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Leaf brass at a press conference Monday at Toronto’s Air Canada Centre. From left, Tim Leiweke, MLSE president and CEO; Larry Tanenbaum, MLSE chairman; new Leafs president Brendan Shanahan; and Leafs VP and GM Dave Nonis.Fred Lum/The Globe and Mail

It's the time of year when general managers can make their biggest impact, changing their roster dramatically in the span of a couple of weeks.

Sometimes for the better, as Jim Nill did in Dallas a year ago to help the Stars back into the playoffs in a difficult Western Conference. And sometimes not.

You can put the Toronto Maple Leafs in the latter camp. They didn't have a great late-June and early-July a year ago, and that set them up for the failure that eventually came late in the regular season.

Useful players were let go for nothing, or were bought out. With money tight, David Clarkson was the only big-ticket free-agent addition, acquired on cap-killing seven-year deal.

And the Leafs two biggest weaknesses – on the blueline and at centre – weren't properly addressed, even with the addition of veteran centreman Dave Bolland.

Those mistakes were so colossal and costly that they overshadowed what GM Dave Nonis did well, such as landing goaltender Jonathan Bernier and keeping the cost of his restricted free agents down.

The bad decisions outweigh the good pretty quickly when you're dealing with a competitive market for players and the salary cap, especially when management's vision for the roster is vague.

So here we are, 12 months later, and the Leafs' needs are remarkably similar to what they were a year ago.

They're not good enough down the middle, even if they somehow find a way to bring Bolland back at a reasonable number. (Don't bet on that.)

They're not deep enough on the blueline, even if rumours that Dion Phaneuf is being dangled as trade bait prove false.

The Leafs appear to be muddling along, stuck somewhere between being in contention or into a rebuild. New president Brendan Shanahan has stated multiple times he doesn't view this as a tear-down rebuild, but if it's not that, then what is it?

They could go young, rely on Morgan Rielly and others as the foundation, and aim to contend a couple years from now.

Or they might attempt to kick-start things right now, in these next two weeks – like the Stars did – and find a way to climb back into postseason contention.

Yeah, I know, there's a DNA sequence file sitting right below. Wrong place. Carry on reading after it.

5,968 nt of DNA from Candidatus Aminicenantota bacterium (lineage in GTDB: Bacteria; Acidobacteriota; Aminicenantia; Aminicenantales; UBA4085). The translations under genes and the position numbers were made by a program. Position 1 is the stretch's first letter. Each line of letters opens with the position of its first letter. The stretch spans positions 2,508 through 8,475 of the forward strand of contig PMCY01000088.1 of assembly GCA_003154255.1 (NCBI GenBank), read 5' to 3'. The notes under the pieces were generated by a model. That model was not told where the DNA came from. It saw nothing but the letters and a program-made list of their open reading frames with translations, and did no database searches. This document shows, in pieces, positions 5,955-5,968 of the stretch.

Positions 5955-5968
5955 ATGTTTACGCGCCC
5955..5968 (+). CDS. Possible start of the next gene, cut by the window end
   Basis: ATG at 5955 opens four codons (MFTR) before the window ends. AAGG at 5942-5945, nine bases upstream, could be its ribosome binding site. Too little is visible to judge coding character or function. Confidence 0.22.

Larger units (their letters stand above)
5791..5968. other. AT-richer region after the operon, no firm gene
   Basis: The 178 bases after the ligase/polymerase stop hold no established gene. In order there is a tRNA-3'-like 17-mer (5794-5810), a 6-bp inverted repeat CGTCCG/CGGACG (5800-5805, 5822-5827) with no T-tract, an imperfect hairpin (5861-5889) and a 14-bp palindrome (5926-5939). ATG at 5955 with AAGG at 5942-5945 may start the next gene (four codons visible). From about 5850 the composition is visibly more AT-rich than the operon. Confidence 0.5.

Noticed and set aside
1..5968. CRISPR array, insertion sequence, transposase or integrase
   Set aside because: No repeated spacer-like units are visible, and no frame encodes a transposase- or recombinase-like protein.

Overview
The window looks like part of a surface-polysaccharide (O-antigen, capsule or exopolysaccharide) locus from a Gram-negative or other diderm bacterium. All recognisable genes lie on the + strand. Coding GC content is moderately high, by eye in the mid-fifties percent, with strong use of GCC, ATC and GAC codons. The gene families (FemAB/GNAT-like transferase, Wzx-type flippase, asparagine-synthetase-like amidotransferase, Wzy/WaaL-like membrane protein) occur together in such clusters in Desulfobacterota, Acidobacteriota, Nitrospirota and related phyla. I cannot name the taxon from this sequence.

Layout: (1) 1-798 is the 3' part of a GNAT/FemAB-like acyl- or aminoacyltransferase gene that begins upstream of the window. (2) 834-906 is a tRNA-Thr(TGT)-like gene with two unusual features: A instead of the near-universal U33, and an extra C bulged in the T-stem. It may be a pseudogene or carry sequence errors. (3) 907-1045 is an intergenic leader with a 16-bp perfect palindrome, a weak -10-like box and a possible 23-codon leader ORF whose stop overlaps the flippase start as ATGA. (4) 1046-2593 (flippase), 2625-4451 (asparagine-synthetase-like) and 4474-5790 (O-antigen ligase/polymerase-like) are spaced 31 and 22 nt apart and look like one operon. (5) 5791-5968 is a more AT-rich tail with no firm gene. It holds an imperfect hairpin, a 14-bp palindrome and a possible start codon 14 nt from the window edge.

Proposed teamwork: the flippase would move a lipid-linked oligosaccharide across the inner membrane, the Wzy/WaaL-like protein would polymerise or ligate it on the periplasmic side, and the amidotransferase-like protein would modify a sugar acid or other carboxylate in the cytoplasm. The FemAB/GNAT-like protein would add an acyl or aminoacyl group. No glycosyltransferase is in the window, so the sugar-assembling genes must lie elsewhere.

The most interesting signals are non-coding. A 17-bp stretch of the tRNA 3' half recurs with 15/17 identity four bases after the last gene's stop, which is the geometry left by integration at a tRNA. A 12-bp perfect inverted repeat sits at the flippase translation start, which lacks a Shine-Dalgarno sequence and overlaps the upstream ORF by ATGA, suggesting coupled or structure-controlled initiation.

Both are options. The key will be picking one.

One difference between this year and last is Toronto can create some cap space to pull off meaningful moves. If the Leafs pass on Bolland and fill their fourth line with inexpensive but useful players from the minor-league Marlies, the team could have roughly $13-million (all figures U.S.) to commit to a solid centre, a top-four defenceman, two depth forwards and a backup goaltender.

If they buy out veteran defenceman Tim Gleason, who has two years remaining on his deal and struggled to earn his $4-million cap hit down the stretch, that would give them up to $16-million to spend.

Add in potential trades of restricted free agents James Reimer and Cody Franson – likely the top two candidates to be moved – and this could be a substantially different team come the fall.

Will it be a better one?

That won't be easy. It'll require a change in style by head coach Randy Carlyle and his three yet-to-be-named assistants to rebuild the clearly dysfunctional system. It'll also require that Bernier duplicate what was a dream first full season until his injury.

But a lot of this will also be on management, as this is a roster with glaring holes and they can't afford to get bogged down by a search for intangibles when what the Leafs truly need is talent. Shanahan and company have to identify a path, make the right bets and address the problem areas, a great deal of which can be done in the next two weeks culminating with the beginning of free agency on July 1.

The Leafs whiffed on that front last year, in several keys ways, not the least of which was overrating the team they had coming off an unexpected playoff berth in a charmed half-season after the lockout.

That shouldn't be an issue now, not after the disastrous way things ended in April. But the road to contention remains long and perilous for this group.

They can't afford many more mistakes like those of 2013.